i'm probably at the more privileged end of the spectrum of trans people. i'm middle class, you know? university educated. but for me, i was extremely depressed. i had a lot of issues in my late teens and early 20s that i think were tied directly to a feeling of being lost. i wouldn't say that's entirely due to gender, but certainly it's a major factor when you feel existentially on some levels different to people around you. and what i'm keen to point to in the book is that this is unfortunately all too common an experience. so, for example, 64% of trans young people in school now in britain say they are bullied for being lgbt, and over half of those never tell anyone about the bullying. that was my experience, too. i was bullied for being gender—nonconforming, for being quite feminine — as you say. at that time, the only reference point if you were presenting or you were raised as a boy and you were sort of construed as feminine, then people would assume that
you were gay. and so, yeah, unfortunately, even in the time since i've been at school, all the evidence shows actually trans young people are coming out earlier and earlier, and that means they're encountering hostility in some cases earlier. and there's quite a lot of data now on this. i mean, self—harm is a problem for people who are in this situation. and suicide is also more common amongst trans young people than amongst the rest of the population. i wonder if... did you ever get into that dark place yourself? well, i did. but also, i think there's a pressure sometimes as a public—facing trans person that you have to make yourself a spectacle of trauma or of difficulty. and i'm not necessarily here to be a professional victim myself. i certainly struggled with my mental health. that's something i've spoken about very publicly. i think it's important as a public—facing trans woman to not sanitise my experience everywhere, because i've
reached a point in my 30s. i also think it points to, often, my own personal experience as do the case studies in my book, which i would probably be more keen to focus on — point towards a society that unfortunately creates a hostile environment in which mental health problems for trans people are sort of reinforced. and i think it's really important to stress, too, that when we say that there are high rates of mental health problems amongst trans people, it can almost potentially lead to a narrative where trans people themselves are sort of painted as inherently unstable or pathologized as mentally ill, as they have been for a lot of the 20th century. it could feed in to some of the other data which shows that trans people find it harder to getjobs, they find it harder to deal with the housing system — all sorts of different ways in which life appears, for a lot of trans people, to be very tough. well, one in four trans people in the uk will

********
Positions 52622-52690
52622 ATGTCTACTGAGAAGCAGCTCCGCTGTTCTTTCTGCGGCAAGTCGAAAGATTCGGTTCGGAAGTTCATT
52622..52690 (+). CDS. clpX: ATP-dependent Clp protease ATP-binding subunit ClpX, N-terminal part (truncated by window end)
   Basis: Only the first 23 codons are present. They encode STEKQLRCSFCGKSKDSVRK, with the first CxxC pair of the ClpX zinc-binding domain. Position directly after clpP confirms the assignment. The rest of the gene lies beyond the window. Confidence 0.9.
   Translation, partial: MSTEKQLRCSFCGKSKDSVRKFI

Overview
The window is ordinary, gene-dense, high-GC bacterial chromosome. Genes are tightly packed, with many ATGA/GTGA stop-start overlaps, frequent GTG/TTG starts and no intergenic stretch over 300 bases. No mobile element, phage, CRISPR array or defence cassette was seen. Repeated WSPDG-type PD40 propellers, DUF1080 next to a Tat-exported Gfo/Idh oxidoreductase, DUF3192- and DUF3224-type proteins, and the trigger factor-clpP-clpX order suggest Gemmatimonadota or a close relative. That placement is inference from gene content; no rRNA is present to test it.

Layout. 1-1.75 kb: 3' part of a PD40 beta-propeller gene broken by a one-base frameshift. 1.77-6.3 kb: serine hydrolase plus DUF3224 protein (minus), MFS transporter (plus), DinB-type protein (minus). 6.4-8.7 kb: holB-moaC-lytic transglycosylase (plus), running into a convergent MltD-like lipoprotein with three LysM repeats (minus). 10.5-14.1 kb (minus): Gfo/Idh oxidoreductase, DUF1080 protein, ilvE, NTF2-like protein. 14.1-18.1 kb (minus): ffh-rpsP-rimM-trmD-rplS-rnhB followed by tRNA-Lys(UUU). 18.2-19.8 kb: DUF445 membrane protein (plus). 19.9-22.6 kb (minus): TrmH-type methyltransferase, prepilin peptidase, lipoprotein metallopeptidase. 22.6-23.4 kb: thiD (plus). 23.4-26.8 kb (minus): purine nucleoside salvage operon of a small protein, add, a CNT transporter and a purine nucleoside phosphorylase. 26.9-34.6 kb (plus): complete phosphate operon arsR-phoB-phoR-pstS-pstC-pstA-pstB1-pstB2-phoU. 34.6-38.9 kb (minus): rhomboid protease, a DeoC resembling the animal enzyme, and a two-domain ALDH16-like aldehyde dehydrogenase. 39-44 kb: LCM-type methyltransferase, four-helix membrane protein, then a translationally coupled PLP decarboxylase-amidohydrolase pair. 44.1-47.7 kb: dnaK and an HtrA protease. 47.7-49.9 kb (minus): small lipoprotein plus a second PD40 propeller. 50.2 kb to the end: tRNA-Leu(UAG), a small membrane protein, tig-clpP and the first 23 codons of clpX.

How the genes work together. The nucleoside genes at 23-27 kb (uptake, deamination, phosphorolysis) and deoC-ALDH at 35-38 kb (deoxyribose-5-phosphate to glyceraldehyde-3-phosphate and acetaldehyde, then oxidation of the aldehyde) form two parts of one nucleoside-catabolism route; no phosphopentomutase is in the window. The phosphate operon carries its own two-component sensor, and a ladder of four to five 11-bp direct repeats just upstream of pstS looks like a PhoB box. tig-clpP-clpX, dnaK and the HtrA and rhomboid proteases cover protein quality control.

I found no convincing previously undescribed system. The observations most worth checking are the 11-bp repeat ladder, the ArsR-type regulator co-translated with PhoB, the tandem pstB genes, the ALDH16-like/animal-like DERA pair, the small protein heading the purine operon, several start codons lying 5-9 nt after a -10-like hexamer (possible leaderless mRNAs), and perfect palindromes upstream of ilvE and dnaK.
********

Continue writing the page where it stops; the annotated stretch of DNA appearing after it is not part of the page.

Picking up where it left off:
experience homelessness. that's staggeringly high. and the reasons for that start unfortunately often in yourfamily home, fear of family or community rejection. and from there you can be set on a path that entrenches itself to disenfranchisement. and of course, with that comes attendant mental health issues. and it's clear in the book that you feel this should be absolutely top of the agenda when it comes to the discussion of what it means to be transgender in the uk, or other countries around the world, too. but if we are honest, it is not top of the discussion at all. no, it is not. what we find in the uk right now, and you referred to the fact that it even rears its head in the debate about the future of the conservative party and who will be the next prime minister, what we find is the debate centres on a few issues which are concerned with rights and how transgender people fit in a society when it comes, for example, to treatment in the prison service, treatment within organised sport. those are the issues
which consistently get the prominence. yes, they do, because... i mean, the title of the book, the transgender issue, is a trojan horse because what the essential argument of the book and why i use that title is that often when people talk about the trans issue or trans issues, they're not really talking about the challenges facing trans people. they are talking about anxieties in society at large amongst non—trans cisgender people. but that's entirely understandable, is it not? because as i said at the very beginning, roughly one in 100 people is trans. therefore 99% of the population is not trans. and it is inevitable that those 99% will want to work out how trans people fit and how they, as non—trans people, relate to trans people. i think, yeah, of course people will want to do that. but i think, at the same time, where there becomes a problem with that is that trans people are constantly reframed as a new thing, as a new group that sort of turned up knocking on the door,